The godly power of PowerShell

1

October 20, 2011 by globz

I recently became a lot more interested in PowerShell after reading the following ebook : “Learn Windows PowerShell in a month of Lunches it gave me a strong understanding of the true power of PowerShell and it also taught me to not always look for third party applications when you have to analyse/monitor Windows environment.

 

Learning PowerShell is quite easy, the basics are simple and easy to understand and within no time you can start scripting some useful tools to help you on your day to day jobs.

I decided to give it a shot and created a very basic script [ps-monitor] which let you take snapshots of your Windows environment/configuration, compare them with another set of snapshots and then display the output inside an html file.

By simply using basic commands I was able to quickly view any modifications made to my system.

The script take default snapshots of your system, only by using basics commands you can get a good overview of your system. By simply using the command “get-childitem” you can list all directories/sub-directories and store the information inside a txt file.

These snapshots are area considered *critical* with high chances of being hit by infected files/configuration.

The following snapshots are taken by default :

c:\\

c:\\windows\\System32

$env:temp

C:\\Windows\\System32\\drivers\\etc

$env:appdata

$env:allusersprofile + cd '.\Application data' (winxp)

$env:localappdata (win vista/7)

$env:programfiles

$env:windir

Get-WmiObject -Class Win32_NetworkAdapterConfiguration

get-service

get-process

Ok, basic stuff, we store the harvested information inside a txt file and then we can compare it against another set of snapshots when needed. The idea behind this is to take this kind of snapshots when you are running a “clean” Windows system so whenever something bad hit your computer, you can quickly take a new set of snapshots and compare them with the following command :

diff $(Get-Content root.txt) $(Get-Content diff.txt) | Where-Object { $_.SideIndicator -eq '=>' } | ConvertTo-HTML | Out-File root.html

diff will compare the content of both snapshots and list the differences inside root.html in this case, root is [c:\] so any changes related to this path since your first snapshot will be listed. If a nasty virus would hit your system and drop an exe at the root of your drive you could quickly spot it.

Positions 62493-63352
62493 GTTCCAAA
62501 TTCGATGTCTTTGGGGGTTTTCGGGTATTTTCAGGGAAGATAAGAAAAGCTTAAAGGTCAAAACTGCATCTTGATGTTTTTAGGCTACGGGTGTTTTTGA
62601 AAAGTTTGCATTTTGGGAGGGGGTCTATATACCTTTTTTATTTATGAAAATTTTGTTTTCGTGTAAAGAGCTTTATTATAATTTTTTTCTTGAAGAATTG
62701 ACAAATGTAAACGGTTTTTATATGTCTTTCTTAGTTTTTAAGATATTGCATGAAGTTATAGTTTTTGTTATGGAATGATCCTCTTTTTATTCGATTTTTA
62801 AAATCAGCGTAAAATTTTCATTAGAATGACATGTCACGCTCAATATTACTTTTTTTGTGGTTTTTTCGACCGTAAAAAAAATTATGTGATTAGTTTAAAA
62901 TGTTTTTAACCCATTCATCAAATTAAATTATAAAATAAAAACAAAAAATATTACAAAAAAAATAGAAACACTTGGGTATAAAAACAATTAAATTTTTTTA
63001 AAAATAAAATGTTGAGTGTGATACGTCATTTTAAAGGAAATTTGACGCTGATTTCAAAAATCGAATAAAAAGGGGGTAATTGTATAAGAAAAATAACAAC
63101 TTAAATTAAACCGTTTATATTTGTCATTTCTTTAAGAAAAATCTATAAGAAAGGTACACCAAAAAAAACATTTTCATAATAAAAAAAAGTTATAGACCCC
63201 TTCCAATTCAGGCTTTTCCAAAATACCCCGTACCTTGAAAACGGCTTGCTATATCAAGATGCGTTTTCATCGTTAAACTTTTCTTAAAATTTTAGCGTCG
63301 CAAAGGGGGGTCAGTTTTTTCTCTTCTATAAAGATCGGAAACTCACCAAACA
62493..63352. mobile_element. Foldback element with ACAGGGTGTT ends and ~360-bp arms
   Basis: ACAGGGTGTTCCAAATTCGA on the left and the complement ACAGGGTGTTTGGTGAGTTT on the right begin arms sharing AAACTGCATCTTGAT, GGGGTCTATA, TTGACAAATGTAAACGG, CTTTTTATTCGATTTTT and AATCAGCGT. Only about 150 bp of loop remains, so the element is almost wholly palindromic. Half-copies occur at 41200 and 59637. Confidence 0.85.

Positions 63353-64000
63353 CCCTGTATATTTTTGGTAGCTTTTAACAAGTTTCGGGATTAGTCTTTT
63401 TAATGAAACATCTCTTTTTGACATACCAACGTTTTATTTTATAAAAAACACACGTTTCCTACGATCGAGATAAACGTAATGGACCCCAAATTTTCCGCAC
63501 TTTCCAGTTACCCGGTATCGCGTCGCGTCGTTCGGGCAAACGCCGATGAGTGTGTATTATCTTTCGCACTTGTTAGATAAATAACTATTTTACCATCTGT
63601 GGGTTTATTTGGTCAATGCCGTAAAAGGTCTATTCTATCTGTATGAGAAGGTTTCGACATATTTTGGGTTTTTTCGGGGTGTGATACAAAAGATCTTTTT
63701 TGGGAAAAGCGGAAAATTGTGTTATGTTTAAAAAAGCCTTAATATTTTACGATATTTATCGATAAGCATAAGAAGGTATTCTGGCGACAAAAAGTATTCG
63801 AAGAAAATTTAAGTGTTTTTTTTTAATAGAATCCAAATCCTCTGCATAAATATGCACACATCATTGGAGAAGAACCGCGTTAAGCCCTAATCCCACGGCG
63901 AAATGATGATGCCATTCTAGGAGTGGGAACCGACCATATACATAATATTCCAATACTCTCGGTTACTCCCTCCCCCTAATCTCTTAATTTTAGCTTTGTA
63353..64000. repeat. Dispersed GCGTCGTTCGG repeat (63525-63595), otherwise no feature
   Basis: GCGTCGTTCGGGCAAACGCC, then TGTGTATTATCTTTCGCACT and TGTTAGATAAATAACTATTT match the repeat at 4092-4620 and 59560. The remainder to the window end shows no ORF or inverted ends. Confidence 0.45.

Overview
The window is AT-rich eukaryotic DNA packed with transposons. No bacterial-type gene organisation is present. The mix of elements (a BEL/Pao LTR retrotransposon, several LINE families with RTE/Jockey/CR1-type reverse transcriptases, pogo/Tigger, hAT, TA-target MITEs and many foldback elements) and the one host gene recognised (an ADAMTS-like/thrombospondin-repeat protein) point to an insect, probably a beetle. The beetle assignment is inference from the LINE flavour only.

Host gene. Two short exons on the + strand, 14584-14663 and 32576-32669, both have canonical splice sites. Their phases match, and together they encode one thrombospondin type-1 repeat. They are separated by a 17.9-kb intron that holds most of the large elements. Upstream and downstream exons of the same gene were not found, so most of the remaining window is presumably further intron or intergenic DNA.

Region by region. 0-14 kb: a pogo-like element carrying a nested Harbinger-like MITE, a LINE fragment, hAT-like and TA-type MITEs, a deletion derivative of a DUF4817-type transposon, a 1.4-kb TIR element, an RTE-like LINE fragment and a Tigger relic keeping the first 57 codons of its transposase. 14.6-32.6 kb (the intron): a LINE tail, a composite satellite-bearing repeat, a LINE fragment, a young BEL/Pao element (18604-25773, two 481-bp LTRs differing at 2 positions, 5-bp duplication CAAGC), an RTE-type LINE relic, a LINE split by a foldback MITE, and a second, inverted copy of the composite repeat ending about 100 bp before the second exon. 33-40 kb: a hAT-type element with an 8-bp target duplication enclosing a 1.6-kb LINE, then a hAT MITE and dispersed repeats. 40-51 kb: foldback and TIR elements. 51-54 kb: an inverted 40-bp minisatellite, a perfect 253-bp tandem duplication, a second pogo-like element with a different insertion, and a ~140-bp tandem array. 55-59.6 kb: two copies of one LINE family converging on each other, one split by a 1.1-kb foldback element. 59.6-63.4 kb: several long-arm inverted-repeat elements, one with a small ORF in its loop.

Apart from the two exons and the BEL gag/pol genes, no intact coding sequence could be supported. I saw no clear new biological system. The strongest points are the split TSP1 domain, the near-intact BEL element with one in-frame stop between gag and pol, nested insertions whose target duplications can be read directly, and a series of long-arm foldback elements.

The other part of my script let you do some live monitoring on any given path and let you watch the output inside the Windows PowerShell console. You can also filter out unwanted noise.

This is the only lines of code needed to do this kind of monitoring…

$watcher = New-Object System.IO.FileSystemWatcher
$watcher.Path = $searchPath
$watcher.Filter = $filter
$watcher.IncludeSubdirectories = $true
$watcher.EnableRaisingEvents = $true



$changed = Register-ObjectEvent $watcher "Changed" -Action {
write-host "Changed: $($eventArgs.FullPath)"
}

$created = Register-ObjectEvent $watcher "Created" -Action {
write-host "Created: $($eventArgs.FullPath)"
}

$deleted = Register-ObjectEvent $watcher "Deleted" -Action {
write-host "Deleted: $($eventArgs.FullPath)"
}

$renamed = Register-ObjectEvent $watcher "Renamed" -Action {
write-host "Renamed: $($eventArgs.FullPath)"
}

 

File Monitoring could be useful for analazing how malwares spread inside your system, you could set the watcher to monitor [c:\] and apply *.exe as filter, as a result you would see where the malware is dropping is executable.There are many more scenario where this kind of monitoring would be useful but that is up to you to find one.

 

In conclusion, PowerShell can be very useful and could replace some third party applications when facing malware who are able to block such analyzing/monitoring tools.

 


1 comment

  1. avatar Ted says:

    Thanks for the share! Very useful info!

Sorry, comments are closed.